After Henry moved away, there were no more direct family members on the island to occupy the home. Through work and education came jobs and prosperity. The Hutchinson clan had spread their wings and flown to Charleston, New York and other parts of the globe. Their love for the home was deep and they valued it like no other family home. It was their beacon, a symbol, a family home of great importance. This was their Camelot. But what is a family to do with an aging historical home and no one close enough to take care of it?
The home was placed in the National Register of Historic Places in May of 1987. Despite this recognition, the family received no funding for its preservation or restoration. Getting permits to restore the home would be tricky, and restoration costs would be too heavy a burden to bear. So the little home sat. Occasionally, there would be a renter, but eventually renting, too, became impossible. The lights were turned off and the door was closed one last time and no one ever came home again.
In the Spring of 2016, much to the surprise and delight of many, the Hutchinson House was listed for sale, along with its accompanying 10 acres of farmland. All of Edisto Island was buzzing with the realization that the Hutchinson House was actually for sale. Who would be lucky and brave enough to take on such a substantial preservation project? Despite the excitement, and many people wishing they could, the scope of work needed was just too great to make buying the old house feasible—except for one group, who gathered in board meetings to crunch numbers, make phone calls to secure financing and call in favors.
The Edisto Island Open Land Trust (EIOLT) closed on the Hutchinson House in December of 2016. They had managed to secure the funding to buy the house, but now they had to figure out how to save it.
The first step was to clear out the brush and plants that had been choking the structure for years, just to be able to figure out what condition the house was actually in. This initial clearing revealed that the back-porch addition built in the 1960s was a total loss and had virtually crumbled into the ground. The vines that had taken root and climbed up the back were pulled off to reveal missing siding boards and crumbling handmade bricks on the chimney and pilings from water and root intrusion. The exterior steps up to the house were too dangerous to use, so for safety purposes and to dissuade any curious passersby, the Land Trust removed them.
The inside of the home, despite the leaking roof, missing windows and compromised siding, was in surprisingly good condition. The tongue-and-groove floors and walls showed very little decay. The white paint, cracked and peeling, revealed a soft blue color hidden underneath. The wood-planked ceiling and the wooden casing around the fireplaces held firm while the bricks of the rear fireplace fell in on itself.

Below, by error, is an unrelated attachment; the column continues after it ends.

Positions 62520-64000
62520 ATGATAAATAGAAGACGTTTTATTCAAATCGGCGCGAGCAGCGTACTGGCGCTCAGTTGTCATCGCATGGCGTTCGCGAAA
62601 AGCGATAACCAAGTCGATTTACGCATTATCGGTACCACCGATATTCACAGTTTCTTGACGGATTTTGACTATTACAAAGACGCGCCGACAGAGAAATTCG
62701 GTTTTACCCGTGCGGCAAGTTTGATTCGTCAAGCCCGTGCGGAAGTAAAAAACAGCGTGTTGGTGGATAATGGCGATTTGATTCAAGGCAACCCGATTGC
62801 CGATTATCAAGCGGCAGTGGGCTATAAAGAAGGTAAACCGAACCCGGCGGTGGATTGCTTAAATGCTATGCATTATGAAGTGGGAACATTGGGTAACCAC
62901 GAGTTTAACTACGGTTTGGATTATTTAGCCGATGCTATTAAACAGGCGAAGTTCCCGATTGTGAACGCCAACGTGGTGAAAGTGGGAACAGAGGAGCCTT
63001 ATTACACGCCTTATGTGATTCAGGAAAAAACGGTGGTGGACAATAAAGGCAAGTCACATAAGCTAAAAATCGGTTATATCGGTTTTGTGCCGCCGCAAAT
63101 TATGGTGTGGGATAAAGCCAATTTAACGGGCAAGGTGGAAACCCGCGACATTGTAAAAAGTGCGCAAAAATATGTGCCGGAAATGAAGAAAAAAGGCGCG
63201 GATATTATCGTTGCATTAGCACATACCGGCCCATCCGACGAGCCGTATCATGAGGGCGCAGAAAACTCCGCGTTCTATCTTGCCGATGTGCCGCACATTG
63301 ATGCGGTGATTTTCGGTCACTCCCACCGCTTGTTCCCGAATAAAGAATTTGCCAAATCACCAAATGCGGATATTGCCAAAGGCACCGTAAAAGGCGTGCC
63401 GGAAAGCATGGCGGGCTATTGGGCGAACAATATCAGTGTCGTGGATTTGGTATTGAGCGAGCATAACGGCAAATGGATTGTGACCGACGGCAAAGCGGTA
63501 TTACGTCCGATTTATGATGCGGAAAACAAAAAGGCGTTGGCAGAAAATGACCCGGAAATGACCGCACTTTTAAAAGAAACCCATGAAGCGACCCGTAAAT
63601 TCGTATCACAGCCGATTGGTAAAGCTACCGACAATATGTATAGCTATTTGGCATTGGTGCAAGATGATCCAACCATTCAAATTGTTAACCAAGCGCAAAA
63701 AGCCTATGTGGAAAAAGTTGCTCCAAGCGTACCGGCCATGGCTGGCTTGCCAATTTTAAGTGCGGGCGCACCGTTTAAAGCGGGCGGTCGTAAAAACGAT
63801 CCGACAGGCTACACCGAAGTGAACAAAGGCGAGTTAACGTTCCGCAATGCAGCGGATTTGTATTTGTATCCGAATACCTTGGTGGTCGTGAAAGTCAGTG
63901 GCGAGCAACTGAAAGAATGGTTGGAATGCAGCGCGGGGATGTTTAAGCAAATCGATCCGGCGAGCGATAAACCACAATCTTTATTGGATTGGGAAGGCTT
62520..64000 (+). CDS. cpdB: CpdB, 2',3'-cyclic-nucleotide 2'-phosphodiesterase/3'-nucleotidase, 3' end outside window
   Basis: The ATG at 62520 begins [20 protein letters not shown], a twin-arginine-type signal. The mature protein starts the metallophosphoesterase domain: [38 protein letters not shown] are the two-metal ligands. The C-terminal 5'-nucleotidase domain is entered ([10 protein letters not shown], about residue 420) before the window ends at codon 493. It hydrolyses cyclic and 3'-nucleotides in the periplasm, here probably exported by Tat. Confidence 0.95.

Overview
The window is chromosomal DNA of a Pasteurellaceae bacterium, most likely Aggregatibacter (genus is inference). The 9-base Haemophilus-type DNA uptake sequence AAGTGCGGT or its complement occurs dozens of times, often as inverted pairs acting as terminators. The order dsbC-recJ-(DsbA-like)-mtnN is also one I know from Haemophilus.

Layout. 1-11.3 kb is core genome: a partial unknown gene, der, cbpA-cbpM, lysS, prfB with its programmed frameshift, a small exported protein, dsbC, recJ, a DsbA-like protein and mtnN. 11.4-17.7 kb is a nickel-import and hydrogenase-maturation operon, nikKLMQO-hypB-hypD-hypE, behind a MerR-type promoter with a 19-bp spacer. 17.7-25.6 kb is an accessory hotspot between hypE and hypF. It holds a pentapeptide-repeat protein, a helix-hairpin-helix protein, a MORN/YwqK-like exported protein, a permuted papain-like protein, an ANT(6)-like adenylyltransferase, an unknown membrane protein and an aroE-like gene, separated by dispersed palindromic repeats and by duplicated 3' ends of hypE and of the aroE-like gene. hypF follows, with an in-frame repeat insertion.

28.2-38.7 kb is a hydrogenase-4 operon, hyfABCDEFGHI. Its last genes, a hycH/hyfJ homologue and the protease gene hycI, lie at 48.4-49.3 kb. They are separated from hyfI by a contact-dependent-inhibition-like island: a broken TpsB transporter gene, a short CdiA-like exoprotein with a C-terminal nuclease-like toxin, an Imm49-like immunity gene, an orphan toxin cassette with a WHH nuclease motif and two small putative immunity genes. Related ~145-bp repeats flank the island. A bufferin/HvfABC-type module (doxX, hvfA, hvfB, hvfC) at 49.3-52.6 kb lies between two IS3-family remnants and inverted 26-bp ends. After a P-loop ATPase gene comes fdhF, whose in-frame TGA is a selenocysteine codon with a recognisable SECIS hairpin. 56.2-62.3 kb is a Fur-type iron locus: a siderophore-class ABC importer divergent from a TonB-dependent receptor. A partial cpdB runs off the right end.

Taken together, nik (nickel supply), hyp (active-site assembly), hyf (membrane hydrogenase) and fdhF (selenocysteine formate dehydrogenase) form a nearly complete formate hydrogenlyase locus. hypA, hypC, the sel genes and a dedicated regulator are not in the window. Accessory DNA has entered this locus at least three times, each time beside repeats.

Walking through the house now, the structure feels solid, and the staircase leading upstairs is narrow but firm, holding onto traces of yellow carpet from the 1970s. Tiny reminders of its final days as a home in modern times are hidden throughout the home, in stark contrast to the historic details around them.
Since EIOLT has acquired the Hutchinson House, the goal is to understand the depth of restoration they are facing, how to approach it, how to fund it and what to do with the building once it is complete.
The second step, after clearing all the brush and overgrowth away and shoring up any unstable areas of the home, was to protect it from any further damage from the elements. To achieve this a temporary structure was built over the house. Utilizing funds from donations, the framework went up, followed by a white sheeting roof that covers the roof and top quarter of the building. The new covering also provides shade for the workers and students from the American College of Building Arts (ACBA). Shortly after purchasing the Hutchinson House, the EIOLT contacted the ACBA, who agreed to take on the house as a case study for their preservation class. There’s a possibility the school will be involved in the restoration, which will be determined by the ACBA at a later date.
For now, the historic Hutchinson Home is safe and fully protected for future generations to admire. The EIOLT might have taken on its biggest project to date, but there is no other organization on the island better connected or equipped to do this very important job. A special thanks to those that have contributed time, efforts and money to the preservation of this significant part of Edisto’s history.
Explore Edisto would like to extend a special thank you to John Girault at EIOLT, Gretchen Smith at the Edisto Island Museum, Henry Hutchinson, and Greg Estevez for their help in exploring the Hutchinson House’s history.